They’ve certainly been at the forefront of innovative technology in the last decade, what with Google Earth, Google Glass etc etc But now the tech giants are taking on cancer, with an early warning pill that you swallow which will then alert you if you have the disease.
How the swallowable early warning cancer smart pill works?
The pill works in combination with a wrist sensor and is based on the theory of magnets and nano-technology. The smart pill will be filled with these miniscule nano-particles that once swallowed will then enter your bloodstream. It is thought that these particles can search out cancerous cells and attach themselves to them.
The wearable wrist device has a magnet inside it, and it is this magnet that can attract the nano-particles and count them.
“Every test you ever go to the doctor for will be done through this system,” said Dr Andrew Conrad, a molecular biologist and head of the Life Sciences team at Google X. “That’s our dream.
The premise behind the smart pill is that any subtle changes can be detected by the device and then doctors can act accordingly. The project is still being tested at present, and is being run by the company’s research unit – Google X. Google X is renowned for working on revolutionary ideas, the most well-known perhaps being the driver-less car.
Google X are already developing a smart contact lens, specifically designed to monitor the body’s glucose levels, and rely them back to a mobile device. The lenses is being developed with Swiss pharmaceutical company Novartis, using miniscule sensors and microchips that are fitted into the actual lens.
Earlier Cancer detection better than a cure
As for the smart pill, Google believes that earlier detection is perhaps better than searching for a cure:
A Google spokesman said: “Our mission is to help move health care from reactive to proactive; for far too long, it’s largely been “sickness care,” because we go to the doctor only once we have symptoms. We keep most complex systems (e.g. cars and airplanes) in shape with proactive, preventive care, so why should our bodies be any different?
“Our team combines expertise from the fields of biology, chemistry, physics, electrical engineering, computer science, and more, and we are focused on developing new diagnostic tools for physicians — especially new smart devices that integrate easily into daily life and could help transform the detection, prevention, and management of disease.”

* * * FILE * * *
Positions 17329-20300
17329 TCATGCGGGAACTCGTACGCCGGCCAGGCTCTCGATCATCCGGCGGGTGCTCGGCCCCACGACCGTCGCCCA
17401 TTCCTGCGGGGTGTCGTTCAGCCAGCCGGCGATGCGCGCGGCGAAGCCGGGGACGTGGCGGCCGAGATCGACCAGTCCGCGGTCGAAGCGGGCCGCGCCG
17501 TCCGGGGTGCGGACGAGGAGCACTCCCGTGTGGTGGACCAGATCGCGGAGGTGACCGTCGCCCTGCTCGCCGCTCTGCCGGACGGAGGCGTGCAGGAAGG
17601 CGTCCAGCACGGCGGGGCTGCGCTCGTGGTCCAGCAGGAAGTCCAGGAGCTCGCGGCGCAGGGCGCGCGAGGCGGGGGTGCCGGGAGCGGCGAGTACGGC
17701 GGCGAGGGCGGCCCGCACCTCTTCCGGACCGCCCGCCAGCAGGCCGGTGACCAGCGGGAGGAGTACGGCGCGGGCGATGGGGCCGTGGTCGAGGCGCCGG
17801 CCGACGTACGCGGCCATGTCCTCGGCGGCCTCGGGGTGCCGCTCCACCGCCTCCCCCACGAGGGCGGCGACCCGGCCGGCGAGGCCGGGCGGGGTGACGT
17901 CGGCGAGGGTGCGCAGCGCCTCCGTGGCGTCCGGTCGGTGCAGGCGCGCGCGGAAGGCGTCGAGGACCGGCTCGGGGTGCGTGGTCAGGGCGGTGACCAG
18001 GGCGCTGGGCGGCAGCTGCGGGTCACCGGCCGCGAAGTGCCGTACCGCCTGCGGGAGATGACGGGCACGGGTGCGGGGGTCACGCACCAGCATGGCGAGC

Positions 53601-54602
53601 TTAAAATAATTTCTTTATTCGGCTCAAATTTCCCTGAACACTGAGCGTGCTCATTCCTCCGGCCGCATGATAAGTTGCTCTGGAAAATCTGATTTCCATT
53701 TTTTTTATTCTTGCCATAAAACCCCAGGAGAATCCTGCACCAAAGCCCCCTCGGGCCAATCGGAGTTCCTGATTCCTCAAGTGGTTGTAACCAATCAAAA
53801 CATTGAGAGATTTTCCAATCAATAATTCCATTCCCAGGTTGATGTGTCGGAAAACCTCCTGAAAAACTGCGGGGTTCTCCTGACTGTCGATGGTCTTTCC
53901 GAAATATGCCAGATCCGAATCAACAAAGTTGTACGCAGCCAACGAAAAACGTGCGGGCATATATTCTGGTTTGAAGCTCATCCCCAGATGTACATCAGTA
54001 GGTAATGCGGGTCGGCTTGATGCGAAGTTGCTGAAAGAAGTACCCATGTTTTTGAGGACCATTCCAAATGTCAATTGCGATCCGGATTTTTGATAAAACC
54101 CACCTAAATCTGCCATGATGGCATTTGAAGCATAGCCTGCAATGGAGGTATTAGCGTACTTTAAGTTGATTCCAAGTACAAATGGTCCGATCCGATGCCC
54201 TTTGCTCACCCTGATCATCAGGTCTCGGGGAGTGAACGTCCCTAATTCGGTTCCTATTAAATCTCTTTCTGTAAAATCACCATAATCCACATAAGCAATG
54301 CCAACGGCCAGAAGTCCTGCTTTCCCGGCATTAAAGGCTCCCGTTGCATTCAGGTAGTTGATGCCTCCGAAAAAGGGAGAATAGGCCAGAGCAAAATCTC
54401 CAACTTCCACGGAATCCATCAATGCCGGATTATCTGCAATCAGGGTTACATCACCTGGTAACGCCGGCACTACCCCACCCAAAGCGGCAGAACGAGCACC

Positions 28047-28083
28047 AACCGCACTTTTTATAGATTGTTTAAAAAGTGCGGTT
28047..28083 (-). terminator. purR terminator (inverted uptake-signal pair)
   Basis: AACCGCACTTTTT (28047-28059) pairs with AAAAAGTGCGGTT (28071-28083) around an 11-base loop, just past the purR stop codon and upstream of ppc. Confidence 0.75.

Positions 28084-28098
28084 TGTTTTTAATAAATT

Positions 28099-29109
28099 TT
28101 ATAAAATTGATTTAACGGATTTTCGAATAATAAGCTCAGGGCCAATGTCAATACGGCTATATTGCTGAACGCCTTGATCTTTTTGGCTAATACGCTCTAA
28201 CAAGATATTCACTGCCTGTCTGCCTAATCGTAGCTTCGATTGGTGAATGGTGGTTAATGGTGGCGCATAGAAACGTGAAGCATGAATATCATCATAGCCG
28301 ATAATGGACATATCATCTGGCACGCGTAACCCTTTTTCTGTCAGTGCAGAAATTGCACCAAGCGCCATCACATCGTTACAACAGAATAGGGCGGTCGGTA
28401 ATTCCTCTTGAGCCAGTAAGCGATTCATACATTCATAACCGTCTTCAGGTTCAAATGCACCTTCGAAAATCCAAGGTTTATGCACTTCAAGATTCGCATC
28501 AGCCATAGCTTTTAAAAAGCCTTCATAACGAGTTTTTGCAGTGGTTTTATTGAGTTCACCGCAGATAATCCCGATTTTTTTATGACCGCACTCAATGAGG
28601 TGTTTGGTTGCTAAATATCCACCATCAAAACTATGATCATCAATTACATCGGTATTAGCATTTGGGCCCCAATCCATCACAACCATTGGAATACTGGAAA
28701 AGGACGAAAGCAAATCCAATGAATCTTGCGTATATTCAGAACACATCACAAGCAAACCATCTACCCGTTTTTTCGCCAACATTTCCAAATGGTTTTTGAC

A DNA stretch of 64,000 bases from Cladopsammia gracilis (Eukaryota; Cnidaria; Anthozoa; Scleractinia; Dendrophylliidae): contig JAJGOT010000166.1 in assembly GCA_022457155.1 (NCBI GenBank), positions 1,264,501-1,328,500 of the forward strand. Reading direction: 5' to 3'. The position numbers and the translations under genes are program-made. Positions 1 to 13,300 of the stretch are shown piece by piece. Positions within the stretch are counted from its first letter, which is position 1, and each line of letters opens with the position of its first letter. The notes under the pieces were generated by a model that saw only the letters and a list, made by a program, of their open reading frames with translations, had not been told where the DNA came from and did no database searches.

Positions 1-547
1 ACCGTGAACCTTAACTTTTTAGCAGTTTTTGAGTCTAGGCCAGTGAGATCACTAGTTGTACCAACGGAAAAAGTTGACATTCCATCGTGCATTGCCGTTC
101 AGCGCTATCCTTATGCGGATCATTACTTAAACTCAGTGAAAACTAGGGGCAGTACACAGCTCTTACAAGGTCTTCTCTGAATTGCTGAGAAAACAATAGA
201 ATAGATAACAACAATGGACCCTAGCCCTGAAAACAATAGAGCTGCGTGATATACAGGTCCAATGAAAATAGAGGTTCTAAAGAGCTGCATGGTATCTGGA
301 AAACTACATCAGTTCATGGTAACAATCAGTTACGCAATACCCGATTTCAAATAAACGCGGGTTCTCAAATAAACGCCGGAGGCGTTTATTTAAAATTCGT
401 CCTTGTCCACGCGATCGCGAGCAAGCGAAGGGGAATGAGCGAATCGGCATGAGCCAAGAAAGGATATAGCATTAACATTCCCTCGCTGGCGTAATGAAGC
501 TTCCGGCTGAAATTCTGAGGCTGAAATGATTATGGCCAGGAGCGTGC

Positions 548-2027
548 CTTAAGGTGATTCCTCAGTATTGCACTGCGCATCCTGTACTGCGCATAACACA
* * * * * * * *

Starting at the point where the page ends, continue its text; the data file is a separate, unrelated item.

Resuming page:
“Much of the improvement in cancer survival rates over the last 30 years is due to earlier detection, like skin cancer screening and Pap smears,” Google said. “Yet for many serious diseases, there still aren’t good enough diagnostics to help doctors catch them in their earliest stages, when they’re most treatable.”
Google researchers are concentrating on the chemical signals the cancerous cells give off as they start becoming diseased:
“We wondered: could continuous measurement of subtle changes in the chemistry of the blood be a way to detect a disease very early, when it’s most treatable?”
And the researchers are not stopping at cancer. They see this type of early detection applicable in other ailments:
“Although we’re still in the early stages of scientific exploration, we can imagine many different applications of this technology.”
“Maybe there could be a test for the enzymes given off by arterial plaques that are about to rupture and cause a heart attack or stroke. Perhaps someone could develop a diagnostic for post-surgery or post-chemo cancer patients – that’s a lot of anxious people right there.”
The testing has already started on the smart pill project, and Google have plans to license the technology to medical firms in order to develop the finished tests.
“It could take years to reveal the potential of this technology – nature is a formidable foe – but we hope it’s less than a decade, given what’s at stake.”